U.S. natural gas futures eased about 1% to a one-week low on Thursday on rising output and forecasts for mild weather to keep both heating and cooling demand low through late October.
That price drop happened despite an increase in liquefied natural gas (LNG) exports with the return of Berkshire Hathaway Energy’s Cove Point export plant in Maryland and soaring gas prices in Europe.
The price move also preceded the release of a federal report expected to show last week’s storage build was smaller than usual for this time of year due in part to rising exports.
Analysts forecast U.S. utilities added 88 billion cubic feet (bcf) of gas into storage during the week ended Oct. 6. That compares with an increase of 125 bcf in the same week last year and a five-year (2018-2022) average increase of 93 bcf.
If correct, last week’s increase would boost stockpiles to 3.533 trillion cubic feet (tcf), or 5.0% above the five-year average of 3.366 tcf for the time of year.
After rising to an eight-month high earlier this week, front-month gas futures for November delivery on the New York Mercantile Exchange were down 4 cents, or 1.25, to $3.337 per million British thermal units (mmBtu) at 9:27 a.m. EDT (1327 GMT) on Thursday, putting the contract on track for its lowest close since Oct. 5.
In Europe, gas prices at the Title Transfer Facility (TTF) benchmark in the Netherlands soared about 10% to a seven-month high of around $16 per mmBtu on worries that violence in the Middle East could reduce global supplies.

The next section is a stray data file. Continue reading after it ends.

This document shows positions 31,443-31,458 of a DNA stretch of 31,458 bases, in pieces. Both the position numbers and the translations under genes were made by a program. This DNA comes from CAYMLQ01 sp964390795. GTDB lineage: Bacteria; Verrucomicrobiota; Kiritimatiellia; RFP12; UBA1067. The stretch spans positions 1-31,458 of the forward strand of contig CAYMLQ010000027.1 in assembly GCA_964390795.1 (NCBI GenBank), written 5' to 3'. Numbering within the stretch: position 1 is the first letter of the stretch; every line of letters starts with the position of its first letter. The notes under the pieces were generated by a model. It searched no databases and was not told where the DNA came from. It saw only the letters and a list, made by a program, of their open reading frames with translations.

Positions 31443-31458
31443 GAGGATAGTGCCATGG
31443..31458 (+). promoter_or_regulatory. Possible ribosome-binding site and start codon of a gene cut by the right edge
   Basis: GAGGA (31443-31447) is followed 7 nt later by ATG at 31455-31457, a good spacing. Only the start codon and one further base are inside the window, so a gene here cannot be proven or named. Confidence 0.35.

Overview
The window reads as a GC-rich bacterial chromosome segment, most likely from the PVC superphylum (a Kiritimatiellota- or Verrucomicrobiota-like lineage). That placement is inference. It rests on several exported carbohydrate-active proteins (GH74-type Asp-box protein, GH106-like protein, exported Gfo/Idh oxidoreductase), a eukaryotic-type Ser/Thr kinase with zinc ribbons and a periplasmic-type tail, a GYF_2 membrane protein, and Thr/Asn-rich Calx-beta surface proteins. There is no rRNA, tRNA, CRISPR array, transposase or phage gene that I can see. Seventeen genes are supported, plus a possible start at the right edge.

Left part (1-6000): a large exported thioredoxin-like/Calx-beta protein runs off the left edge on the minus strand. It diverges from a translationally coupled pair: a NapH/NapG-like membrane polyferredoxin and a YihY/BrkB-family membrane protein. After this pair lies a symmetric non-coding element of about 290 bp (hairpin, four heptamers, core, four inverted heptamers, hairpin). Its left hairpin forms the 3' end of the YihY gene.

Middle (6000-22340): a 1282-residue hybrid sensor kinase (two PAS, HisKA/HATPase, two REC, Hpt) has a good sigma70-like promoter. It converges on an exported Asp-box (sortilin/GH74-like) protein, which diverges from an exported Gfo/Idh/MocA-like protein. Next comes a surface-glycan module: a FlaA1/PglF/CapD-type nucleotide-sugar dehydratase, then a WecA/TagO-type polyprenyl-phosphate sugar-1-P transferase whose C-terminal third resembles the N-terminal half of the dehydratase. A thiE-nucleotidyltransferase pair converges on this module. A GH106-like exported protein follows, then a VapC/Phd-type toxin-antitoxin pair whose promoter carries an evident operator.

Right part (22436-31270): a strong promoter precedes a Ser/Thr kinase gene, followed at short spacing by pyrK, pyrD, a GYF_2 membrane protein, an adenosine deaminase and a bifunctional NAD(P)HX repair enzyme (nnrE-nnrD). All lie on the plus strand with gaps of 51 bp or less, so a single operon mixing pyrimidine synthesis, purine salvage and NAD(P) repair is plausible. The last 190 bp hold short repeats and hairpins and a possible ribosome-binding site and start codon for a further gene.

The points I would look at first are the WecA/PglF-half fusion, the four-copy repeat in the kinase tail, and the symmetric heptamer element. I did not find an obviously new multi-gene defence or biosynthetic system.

Despite the U.S. futures price decline, the front-month remained in technically overbought territory, with a relative strength index over 70, for a sixth day in a row for the first time since July 2022.
Shares outstanding in the U.S. Natural Gas Fund fell by a record 13.6 million shares to a seven-week low of around 155.1 million shares on Oct. 10, according to data from financial firm LSEG. That share decline, worth roughly $107.4 million, topped the prior biggest daily decline of 11.1 million shares in February 2023, which was worth around $101.2 million.
UNG is an exchange-traded fund (ETF) designed to track the daily price movements of gas. Analysts noted the share sale likely showed some speculators took profits in the overbought market and was not related to UNG’s monthly rollover. UNG is scheduled to start rolling expiring front-month contracts to the next-nearest month from Oct. 13-18.
SUPPLY AND DEMAND
LSEG said average gas output in the Lower 48 U.S. states has risen to 102.9 billion cubic feet per day (bcfd) so far in October, up from 102.6 bcfd in September, but still below the monthly record of 103.1 bcfd in July.
With seasonally cooler weather coming, LSEG forecast U.S. gas demand, including exports, would rise from 94.5 bcfd this week to 96.0 bcfd next week. Those forecasts were similar to LSEG’s outlook on Wednesday.
Pipeline exports to Mexico held near 7.2 bcfd so far in October, the same as the monthly record high hit in September.
Analysts expect exports to Mexico to rise even higher in coming months once New Fortress Energy’s plant in Altamira starts pulling in U.S. gas to turn into liquefied natural gas (LNG) for export.
Gas flows to the seven big U.S. LNG export plants have risen to 13.1 bcfd so far in October with the return of Cove Point, up from 12.6 bcfd in September, but still well below the record high of 14.0 bcfd in April.
(Reporting by Scott DiSavino; Editing by Paul Simao)